For as much talk as there has been about what top Red Sox prospects Triston Casas and Nick Yorke have done since the start of the 2021 minor-league season, it’s easy to look past what another Sox infield prospect — Cam Cannon — is doing this month.
Like Casas and Yorke, Cannon was the first player the Red Sox selected in his respective draft. Unlike Casas and Yorke, though, Cannon was taken in the second round of the 2019 amateur draft, while Casas and Yorke were taken in the first rounds of the 2018 and 2020 amateur drafts.
The reason the Sox had to wait until the second round of the 2019 first-year player draft to make their first selection was due to the fact that they were penalized for exceeding the luxury tax threshold by more than $40 million the previous year.
Had they not incurred such a harsh penalty, Boston would have made their first pick in 2019 at No. 33 overall, but the luxury tax violation resulted in that pick falling 10 spots to No. 43 overall.
At that point, the Red Sox took Cannon, then a 21-year-old junior at the University of Arizona, off the board and ultimately signed him for $1.3 million that June.
After three games in the rookie-level Gulf Coast League, Cannon was called up to short-season Lowell, where he slashed .205/.289/.335 with three home runs, 21 RBI, 17 runs scored, 12 walks, and 37 strikeouts over 42 games to close out his first summer as a pro.
Like all 2019 draft picks, the Arizona native’s ongoing development was suddenly halted when the 2020 minor-league season was cancelled due to the ongoing COVID-19 pandemic.
With no minor-league season and no invitation to the Sox’ alternate training site, Cannon was limited to the fall instructional league last year, where he “garnered generally tepid reviews from scouts who saw him” there, according to FanGraphs‘ Eric Longenhagen.
Coming into 2021, Cannon — unlike Casas and Yorke — also did not receive an invite to major-league spring training, so he had to wait until minor-league camp began in April to get back into the swing of things.
Despite the long layoff, the 23-year-old was assigned to High-A Greenville at the beginning of May and has gotten his 2021 campaign off to a strong start.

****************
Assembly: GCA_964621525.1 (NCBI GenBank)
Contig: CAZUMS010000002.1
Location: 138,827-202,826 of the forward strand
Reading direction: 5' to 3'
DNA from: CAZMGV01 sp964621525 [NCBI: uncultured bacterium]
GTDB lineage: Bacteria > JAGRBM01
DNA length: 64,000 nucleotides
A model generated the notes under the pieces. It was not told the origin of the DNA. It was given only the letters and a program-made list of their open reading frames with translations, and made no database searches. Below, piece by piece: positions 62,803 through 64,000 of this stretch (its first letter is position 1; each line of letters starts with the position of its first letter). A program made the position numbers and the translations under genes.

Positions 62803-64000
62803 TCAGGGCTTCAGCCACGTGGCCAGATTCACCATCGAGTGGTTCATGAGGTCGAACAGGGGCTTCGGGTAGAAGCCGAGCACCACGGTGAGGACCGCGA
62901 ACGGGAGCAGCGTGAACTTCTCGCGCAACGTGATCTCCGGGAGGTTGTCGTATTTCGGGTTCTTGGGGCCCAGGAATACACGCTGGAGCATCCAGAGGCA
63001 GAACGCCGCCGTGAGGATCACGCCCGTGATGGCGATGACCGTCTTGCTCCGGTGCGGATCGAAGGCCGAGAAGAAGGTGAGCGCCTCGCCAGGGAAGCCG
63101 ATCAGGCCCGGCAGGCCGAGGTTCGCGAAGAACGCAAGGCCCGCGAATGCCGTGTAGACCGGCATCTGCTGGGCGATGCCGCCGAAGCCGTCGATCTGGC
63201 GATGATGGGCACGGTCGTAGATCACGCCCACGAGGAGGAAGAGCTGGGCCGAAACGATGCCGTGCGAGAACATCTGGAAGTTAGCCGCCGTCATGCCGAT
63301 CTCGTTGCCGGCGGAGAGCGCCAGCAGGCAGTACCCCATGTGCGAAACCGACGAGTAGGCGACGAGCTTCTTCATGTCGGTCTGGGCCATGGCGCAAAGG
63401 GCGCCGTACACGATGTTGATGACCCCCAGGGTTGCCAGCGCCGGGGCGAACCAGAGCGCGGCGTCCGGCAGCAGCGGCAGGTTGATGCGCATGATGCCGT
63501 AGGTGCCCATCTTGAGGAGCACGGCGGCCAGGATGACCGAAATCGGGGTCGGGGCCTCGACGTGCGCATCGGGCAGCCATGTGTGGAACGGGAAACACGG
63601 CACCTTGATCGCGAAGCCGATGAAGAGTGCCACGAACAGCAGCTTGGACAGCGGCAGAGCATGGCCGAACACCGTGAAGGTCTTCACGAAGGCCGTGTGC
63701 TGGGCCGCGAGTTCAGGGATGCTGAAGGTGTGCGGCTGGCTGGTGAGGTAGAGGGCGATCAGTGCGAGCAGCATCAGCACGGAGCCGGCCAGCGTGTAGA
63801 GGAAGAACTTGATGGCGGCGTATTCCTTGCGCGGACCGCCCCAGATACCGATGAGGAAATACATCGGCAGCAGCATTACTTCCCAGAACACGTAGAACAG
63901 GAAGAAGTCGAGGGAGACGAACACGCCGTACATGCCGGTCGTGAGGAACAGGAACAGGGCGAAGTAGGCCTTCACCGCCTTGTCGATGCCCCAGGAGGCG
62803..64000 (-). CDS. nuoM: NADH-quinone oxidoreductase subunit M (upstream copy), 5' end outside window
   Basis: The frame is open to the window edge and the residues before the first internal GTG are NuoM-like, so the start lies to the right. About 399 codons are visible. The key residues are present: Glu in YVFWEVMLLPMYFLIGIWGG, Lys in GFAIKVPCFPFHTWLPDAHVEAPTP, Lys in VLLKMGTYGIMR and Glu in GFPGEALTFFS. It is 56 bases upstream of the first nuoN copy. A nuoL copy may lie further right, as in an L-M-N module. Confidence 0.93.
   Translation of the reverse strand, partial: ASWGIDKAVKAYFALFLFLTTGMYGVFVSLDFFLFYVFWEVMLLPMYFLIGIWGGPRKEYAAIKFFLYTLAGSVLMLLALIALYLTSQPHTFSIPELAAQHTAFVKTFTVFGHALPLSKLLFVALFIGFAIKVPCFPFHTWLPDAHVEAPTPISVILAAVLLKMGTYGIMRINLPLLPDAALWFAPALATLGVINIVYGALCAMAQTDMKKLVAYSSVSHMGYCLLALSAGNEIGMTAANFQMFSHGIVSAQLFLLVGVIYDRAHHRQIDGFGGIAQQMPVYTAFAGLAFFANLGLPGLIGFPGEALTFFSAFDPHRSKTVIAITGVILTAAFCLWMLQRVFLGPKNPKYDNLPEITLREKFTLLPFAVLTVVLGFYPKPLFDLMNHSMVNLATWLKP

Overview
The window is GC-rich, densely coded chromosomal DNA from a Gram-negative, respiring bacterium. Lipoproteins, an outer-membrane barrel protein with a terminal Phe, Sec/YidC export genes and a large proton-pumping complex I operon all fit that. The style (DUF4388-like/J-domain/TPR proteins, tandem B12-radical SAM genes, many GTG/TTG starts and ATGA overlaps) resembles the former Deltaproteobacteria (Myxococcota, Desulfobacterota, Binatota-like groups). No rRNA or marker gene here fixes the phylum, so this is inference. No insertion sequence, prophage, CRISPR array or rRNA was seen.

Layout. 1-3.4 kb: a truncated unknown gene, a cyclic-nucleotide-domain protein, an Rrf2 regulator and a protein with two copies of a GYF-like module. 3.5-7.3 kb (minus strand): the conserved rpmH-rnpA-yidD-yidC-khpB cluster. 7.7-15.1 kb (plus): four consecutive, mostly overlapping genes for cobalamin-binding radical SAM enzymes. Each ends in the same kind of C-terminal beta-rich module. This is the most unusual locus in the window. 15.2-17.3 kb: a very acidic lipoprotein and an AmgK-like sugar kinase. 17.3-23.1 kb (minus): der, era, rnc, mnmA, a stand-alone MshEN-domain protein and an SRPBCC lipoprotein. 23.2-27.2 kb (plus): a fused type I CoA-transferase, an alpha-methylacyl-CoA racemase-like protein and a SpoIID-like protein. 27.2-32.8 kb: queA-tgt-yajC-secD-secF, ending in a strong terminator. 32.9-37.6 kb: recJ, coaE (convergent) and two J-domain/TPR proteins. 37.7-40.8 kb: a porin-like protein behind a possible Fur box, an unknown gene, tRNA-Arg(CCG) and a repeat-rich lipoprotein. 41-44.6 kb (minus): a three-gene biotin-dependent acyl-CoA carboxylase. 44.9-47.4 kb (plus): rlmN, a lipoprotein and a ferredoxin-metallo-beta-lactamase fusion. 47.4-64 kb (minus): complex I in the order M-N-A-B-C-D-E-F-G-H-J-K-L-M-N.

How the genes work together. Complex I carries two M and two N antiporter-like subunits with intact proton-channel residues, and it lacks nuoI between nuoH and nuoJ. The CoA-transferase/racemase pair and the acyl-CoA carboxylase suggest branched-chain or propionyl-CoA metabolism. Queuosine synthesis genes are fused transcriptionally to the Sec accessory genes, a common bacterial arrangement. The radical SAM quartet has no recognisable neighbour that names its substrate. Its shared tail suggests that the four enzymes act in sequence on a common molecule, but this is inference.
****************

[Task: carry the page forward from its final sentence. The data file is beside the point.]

Through 17 games with the Drive, Cannon — who has primarily been batting out of the leadoff spot — is hitting a solid .313/.365/.552 to go along with three home runs, seven doubles, eight RBI, 12 runs scored, two stolen bases, five walks, and 12 strikeouts over 74 plate appearances thus far.
Among the top qualified hitters in the High-A East, the right-handed hitter ranks first in doubles, first in extra-base hits (10), third in total hits (21), 11th in runs scored, ninth in batting average, 24th in on-base percentage, eighth in slugging percentage, 10th in OPS (.917), 14th in weighted on-base average (.405), and 14th in wRC+ (158), per FanGraphs.
Defensively, Cannon was drafted as a shortstop. But questions about his arm strength have resulted in him making the shift over to the right side of the infield, as he has played 11 games at second base compared to just three at shortstop for Greenville so far this season.
In those 14 games between second base and shortstop, the 5-foot-10, 196 pound infielder has committed a total of two errors over 114 total defensive innings.
There also seems to be some speculation that he could see playing time in left field if he were to make the move to the outfield down the line.
Back in March, SoxProspects.com’s director of scouting Ian Cundall wrote of Cannon: “Early returns from 2021 will tell a lot about where his development is going.”
Just under three weeks into the 2021 minor-league season, and early returns on Cannon’s performance in Greenville appear to indicate that the young infielder is trending in the right direction.
(Picture of Cam Cannon: Kelly O’Connor/sittingstill.smugmug.com)